Maine Park Misconceptions


Recently someone posted our “sign petition” link onto a New England hunting  forum bulletin board.  A couple of the responses there were rather shocking, one of which was – why should we be concerned about this, hunting is allowed in National Parks.

So, just to clear up some obvious misconceptions, here is what the NPS has to say about that, taken directly from their website -

“Most  National Parks do not allow consumptive use of the resources, such as hunting, trapping, timber harvesting, and mineral extraction.”

What about a National Monument? – we have been hearing that word lately from park proponents – again, directly from the NPS -

“Monuments are essentially under the same guidelines as a Park.”

Perhaps there is some confusion surrounding Park nomenclature – there is a link here to the NPS website that explains their names and what they mean.

That is not to say there are occasional exceptions to the rule – the permitting process for which would be akin to visiting your local DMV office.

Think of it this way – To casually wave off concerns of freedoms within a National Park would be analagous to saying the following;  we’re going to take a city just like what is on Manhattan Island and plop it in the middle of the North Maine Woods – we think it would be great for business and the economy of the region…..and the resulting uproar being dismissed with – yeah, but I’ll still be able to camp there.  Maybe you “could” – but the experience would never be the same.

The same for snowmobiling – remember, Park proponents may say all kinds of things that may be ‘allowed’ – but once the land is handed over, all of that goes out the window, and it’s the NPS’s word from then on.  Sure, you can answers “yes” to the statement that snowmobiling is allowed in some Parks – would it be the same as it is now on the ITS trails? Absolutely not.  Both in Acadia and Yellowstone (which seems to be the most cited Park for sleds) it is restricted to tarred roads within the Park – that’s the precedent.  As far as snowmobiling goes – preservationists have been suing for years with varying degrees of success to have snowmobiling stopped in Yellowstone.  There are so many rules and regulations it boggles the mind – is that what you want for Maine?  I don’t, and I don’t even own a snowmobile – but I respect the rights of others to recreate as they see fit – and someday I may want to get a sled and ride the trails of Millinocket.  See the link here and do a search for yourself on the lawsuits to keep sleds out of Yellowstone.  They will keep at it and at it until one of these days, they’ll win.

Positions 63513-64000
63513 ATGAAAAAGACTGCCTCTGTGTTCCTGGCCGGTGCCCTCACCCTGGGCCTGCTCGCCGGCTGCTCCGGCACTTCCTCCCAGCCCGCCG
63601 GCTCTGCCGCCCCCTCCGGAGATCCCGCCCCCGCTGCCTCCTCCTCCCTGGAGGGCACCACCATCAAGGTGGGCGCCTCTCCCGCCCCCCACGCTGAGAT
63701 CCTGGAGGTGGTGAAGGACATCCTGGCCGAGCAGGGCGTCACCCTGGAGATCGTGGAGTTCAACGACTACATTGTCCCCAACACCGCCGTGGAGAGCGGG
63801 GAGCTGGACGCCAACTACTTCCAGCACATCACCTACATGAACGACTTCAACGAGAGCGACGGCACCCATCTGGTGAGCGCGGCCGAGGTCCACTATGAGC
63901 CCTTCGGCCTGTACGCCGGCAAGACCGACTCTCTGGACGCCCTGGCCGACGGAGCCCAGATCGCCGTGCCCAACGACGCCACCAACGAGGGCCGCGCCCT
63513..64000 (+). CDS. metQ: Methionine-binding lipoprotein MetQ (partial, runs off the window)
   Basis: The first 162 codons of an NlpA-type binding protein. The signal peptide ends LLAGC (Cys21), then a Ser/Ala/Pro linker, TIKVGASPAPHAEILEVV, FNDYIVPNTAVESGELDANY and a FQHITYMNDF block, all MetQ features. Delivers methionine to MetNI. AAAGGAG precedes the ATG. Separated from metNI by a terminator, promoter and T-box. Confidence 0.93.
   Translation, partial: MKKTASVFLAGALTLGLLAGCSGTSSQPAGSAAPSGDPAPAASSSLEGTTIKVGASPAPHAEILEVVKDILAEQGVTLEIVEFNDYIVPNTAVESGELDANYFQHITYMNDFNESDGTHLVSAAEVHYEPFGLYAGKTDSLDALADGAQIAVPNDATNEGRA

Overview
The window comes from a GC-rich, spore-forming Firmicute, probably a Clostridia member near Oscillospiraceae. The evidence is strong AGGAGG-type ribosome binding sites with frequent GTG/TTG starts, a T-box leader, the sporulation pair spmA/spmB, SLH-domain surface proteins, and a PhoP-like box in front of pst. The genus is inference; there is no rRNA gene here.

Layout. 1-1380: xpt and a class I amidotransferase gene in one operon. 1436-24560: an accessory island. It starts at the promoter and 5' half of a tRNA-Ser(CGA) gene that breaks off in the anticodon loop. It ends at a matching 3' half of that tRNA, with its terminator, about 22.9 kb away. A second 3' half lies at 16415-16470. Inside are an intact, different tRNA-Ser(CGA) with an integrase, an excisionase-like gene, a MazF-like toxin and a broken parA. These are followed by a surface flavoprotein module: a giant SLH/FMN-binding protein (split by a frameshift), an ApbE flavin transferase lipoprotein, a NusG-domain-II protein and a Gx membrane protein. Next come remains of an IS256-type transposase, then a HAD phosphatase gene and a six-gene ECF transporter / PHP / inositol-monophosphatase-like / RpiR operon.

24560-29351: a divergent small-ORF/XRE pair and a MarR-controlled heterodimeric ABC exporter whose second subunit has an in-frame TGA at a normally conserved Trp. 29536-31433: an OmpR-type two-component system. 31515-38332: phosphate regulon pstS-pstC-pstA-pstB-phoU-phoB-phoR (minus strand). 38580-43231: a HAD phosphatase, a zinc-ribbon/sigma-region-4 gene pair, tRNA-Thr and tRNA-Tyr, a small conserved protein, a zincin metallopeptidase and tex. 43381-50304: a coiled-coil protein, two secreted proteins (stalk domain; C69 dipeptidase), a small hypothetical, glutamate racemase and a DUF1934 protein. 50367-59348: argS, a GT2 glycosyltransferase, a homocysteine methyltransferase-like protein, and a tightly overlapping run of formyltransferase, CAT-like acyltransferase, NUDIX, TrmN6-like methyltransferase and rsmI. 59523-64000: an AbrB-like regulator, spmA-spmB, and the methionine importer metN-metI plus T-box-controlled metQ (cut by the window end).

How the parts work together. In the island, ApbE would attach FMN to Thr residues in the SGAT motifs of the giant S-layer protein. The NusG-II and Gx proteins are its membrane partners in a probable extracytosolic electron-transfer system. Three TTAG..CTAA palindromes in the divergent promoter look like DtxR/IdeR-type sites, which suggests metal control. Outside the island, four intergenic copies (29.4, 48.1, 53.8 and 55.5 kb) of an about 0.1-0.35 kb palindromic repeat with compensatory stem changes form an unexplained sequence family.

Just because you can answer “yes” to a question does not mean the experience will be the same, or even close to what we have now.  The area of the proposed Park is historically a consumptive use area.  In Park Planning 101 the first thing they teach you is you don’t change the traditional use of an area to create a Park.  A National Parks rules will effectively stop the historic activity of the region, which is why Roxanne herself has said it could take many many years to attract visitors to the Park…because the historic use of the area would be changing – is that what you want for Maine?  Think carefully about your answer.